Legend tells us that at some point in the battle, Chimbinha kills Joe Petrucci and his horde of evil monkeys with his guitar solo.
Anglo-Saxon defense eventually proves to be too much for the Norman cavalry. Their horses pack it in and begin to withdraw from the field.
At the same time, the Normans see that William is no longer astride his horse. Panic ensues and the Normans break ranks.
Mister Bishop Frodo and others race around trying to stem the tide, Frodo applying the Big Stick for Doubting Thomases to several wayward skulls.
Harold's troops then leave their hill in pursuit of what they think is a defeated army. Despite being outlawed in Sussex at the time, many Anglo-Saxon soldiers start to dance the Cha Cha Slide in celebration.
Coincidentally, the tea trolley lady comes into view and Harold's housecarls, his bodyguard, run off for a cuppa, leaving Harold alone and terribly exposed.
Fleeing Normans then see William raise his mighty royal standard, such as it is, to signal all is right. They stop in their tracks and turn to meet the approaching enemy.
While the Bayeux Tapestry shows Harold taking an arrow to the head at this point, it does appear to be a later repair of pulled threads that may or may not be an arrow at all.
Therefore, historians rely on other contemporary accounts that have William riding up the hill and taking on Harold in single combat, slaying Harold with William's best conker.
Revitalized Norman forces return to the business at hand and defeat Harold's army. Many Anglo-Saxons would wake the next day to find a Norman castle being built in their front yards.
Those castles are built in the Euro Brutalist style, likely on purpose. The structures would be quite drafty and cold, and would be infested with creatures living in attic and basement spaces.
William is crowned King of England and a bright new era of lots of dead Anglo-Saxons begins. So also begins a time of truly atrocious haircuts. On the plus side, William will eventually learn how to sit properly in a chair.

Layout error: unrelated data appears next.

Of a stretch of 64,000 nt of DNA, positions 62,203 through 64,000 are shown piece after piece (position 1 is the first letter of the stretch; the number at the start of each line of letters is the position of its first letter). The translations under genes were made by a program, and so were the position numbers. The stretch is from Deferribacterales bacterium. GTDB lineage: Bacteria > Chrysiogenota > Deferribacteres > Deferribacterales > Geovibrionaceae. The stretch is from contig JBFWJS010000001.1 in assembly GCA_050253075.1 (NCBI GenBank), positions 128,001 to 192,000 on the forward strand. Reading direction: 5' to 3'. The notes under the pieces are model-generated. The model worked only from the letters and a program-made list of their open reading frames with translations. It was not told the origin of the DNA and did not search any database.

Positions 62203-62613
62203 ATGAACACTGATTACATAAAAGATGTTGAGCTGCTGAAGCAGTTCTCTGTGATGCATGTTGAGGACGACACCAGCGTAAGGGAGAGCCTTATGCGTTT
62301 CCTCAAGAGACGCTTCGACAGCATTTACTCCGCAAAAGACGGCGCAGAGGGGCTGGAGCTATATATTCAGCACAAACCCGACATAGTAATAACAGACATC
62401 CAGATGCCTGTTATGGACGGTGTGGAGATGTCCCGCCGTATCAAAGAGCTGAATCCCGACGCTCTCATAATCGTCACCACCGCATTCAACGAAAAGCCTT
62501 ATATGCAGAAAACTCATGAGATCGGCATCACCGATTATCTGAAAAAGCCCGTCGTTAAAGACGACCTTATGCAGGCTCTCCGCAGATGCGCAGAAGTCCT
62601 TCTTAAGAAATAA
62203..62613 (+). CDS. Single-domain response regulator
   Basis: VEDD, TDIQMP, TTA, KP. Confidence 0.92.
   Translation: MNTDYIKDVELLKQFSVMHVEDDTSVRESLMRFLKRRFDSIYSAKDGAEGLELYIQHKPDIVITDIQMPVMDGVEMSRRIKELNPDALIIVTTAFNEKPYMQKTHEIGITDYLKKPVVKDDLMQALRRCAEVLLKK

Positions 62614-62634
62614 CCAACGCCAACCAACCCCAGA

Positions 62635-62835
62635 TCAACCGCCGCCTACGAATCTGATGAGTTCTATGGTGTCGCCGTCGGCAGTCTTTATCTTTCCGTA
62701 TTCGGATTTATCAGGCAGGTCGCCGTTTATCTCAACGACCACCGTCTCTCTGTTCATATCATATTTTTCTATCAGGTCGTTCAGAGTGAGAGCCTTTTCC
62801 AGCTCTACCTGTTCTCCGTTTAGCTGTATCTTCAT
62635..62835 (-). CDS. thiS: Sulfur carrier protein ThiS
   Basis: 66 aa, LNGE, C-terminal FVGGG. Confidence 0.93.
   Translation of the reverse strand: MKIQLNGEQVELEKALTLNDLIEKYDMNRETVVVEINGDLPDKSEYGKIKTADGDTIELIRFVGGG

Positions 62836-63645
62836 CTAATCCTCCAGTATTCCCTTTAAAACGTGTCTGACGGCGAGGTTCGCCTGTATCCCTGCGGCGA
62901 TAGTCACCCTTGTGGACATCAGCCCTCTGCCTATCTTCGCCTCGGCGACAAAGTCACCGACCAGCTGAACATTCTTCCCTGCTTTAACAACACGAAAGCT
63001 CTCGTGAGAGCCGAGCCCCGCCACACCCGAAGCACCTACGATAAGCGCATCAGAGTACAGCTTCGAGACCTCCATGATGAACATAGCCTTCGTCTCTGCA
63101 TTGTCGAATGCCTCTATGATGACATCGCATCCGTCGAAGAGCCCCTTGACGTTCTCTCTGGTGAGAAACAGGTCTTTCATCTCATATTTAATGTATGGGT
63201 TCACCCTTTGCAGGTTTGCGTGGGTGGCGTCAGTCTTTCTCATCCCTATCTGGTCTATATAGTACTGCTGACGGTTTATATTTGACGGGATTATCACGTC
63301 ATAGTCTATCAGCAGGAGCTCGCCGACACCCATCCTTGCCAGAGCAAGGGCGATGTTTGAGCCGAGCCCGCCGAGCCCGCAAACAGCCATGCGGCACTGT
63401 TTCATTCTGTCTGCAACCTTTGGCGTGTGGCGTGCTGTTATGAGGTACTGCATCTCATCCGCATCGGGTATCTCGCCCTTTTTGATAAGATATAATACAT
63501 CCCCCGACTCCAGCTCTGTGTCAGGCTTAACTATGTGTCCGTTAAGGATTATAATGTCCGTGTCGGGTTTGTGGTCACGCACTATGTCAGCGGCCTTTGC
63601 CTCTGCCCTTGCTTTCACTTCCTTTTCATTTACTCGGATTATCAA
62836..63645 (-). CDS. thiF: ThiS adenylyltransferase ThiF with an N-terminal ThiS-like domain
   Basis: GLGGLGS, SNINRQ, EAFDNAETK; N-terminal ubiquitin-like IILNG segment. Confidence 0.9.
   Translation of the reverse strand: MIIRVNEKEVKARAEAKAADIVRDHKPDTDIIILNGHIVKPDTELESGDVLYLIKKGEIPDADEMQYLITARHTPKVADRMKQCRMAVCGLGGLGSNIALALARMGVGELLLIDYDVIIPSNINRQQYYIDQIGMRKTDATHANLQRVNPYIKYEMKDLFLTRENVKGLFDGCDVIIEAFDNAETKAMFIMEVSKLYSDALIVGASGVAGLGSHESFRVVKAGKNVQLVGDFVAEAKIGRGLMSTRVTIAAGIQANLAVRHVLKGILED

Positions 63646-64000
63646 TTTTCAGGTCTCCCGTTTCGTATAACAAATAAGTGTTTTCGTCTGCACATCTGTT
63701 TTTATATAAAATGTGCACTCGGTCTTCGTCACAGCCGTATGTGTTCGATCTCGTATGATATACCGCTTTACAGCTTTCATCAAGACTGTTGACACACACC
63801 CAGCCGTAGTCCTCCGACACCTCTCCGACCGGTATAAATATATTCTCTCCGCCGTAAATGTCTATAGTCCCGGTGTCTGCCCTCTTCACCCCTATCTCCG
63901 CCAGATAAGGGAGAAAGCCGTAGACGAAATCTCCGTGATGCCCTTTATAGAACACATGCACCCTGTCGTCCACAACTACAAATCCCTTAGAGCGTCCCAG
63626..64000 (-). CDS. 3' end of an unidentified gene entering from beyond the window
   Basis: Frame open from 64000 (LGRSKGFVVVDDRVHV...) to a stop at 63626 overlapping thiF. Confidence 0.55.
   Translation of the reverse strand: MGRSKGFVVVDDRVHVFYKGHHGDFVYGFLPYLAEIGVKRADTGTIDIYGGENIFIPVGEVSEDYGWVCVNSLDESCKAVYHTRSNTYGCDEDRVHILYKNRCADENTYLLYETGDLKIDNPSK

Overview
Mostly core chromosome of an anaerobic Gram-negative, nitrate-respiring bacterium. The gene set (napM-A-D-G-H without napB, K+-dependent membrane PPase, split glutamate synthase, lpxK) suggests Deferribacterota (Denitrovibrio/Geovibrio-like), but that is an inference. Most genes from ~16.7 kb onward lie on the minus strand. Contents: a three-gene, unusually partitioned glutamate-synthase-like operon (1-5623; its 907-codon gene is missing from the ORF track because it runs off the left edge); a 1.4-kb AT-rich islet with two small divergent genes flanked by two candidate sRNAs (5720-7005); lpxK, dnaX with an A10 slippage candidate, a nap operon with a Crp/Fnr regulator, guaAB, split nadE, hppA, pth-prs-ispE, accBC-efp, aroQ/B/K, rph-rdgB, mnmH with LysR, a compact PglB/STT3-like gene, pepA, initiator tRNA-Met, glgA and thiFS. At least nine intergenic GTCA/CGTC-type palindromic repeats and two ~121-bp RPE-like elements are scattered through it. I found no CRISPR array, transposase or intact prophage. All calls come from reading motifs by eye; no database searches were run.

1066 is a banner year for France, even though it is an embroidered one. Hometown favorite William, Duke of Normandy earns his second nickname of "the Conqueror" by beating 32 opponents at War Craft XII: The Conquering in a battle.net tourney. First prize is all of Wessex and first crack at the many loot boxes to be found there. The battle is notable because the French actually win something, although the winners are really Vikings posing as French. They are claimed to be French by some Paris snobs in payback for England pissing them off at Agincourt.
Other major events in 1066 omitted by the tapestryEdit
The letter W enters beta testing in Woking.
The City of Morley secedes from the UK in protest at "being run by a bunch of bloody foreigners".
The 'It's OK by me if it's OK Bayeux' Tapestry, commissioned by Bishop Frodo, predicts the accession of William with the permission of Harold and the Purple Crayon, even though it was mysteriously created after the event.
Bowling is invented, then quickly banned. (Reversed in 1638)
McCains Oven Chips are declared hazardous to the health of cats.
Sylvester the Cat gives birth to ABBA one-man tribute band Neal Morgan.
Dysentery and Plague have best-selling albums that year, and Famine plays to sold-out crowds in Central Europe well into the following spring.
Bayeux Tapestry kits with full patterns are released in time for Christmas 1066. Archaeologists have yet to find one even remotely completed.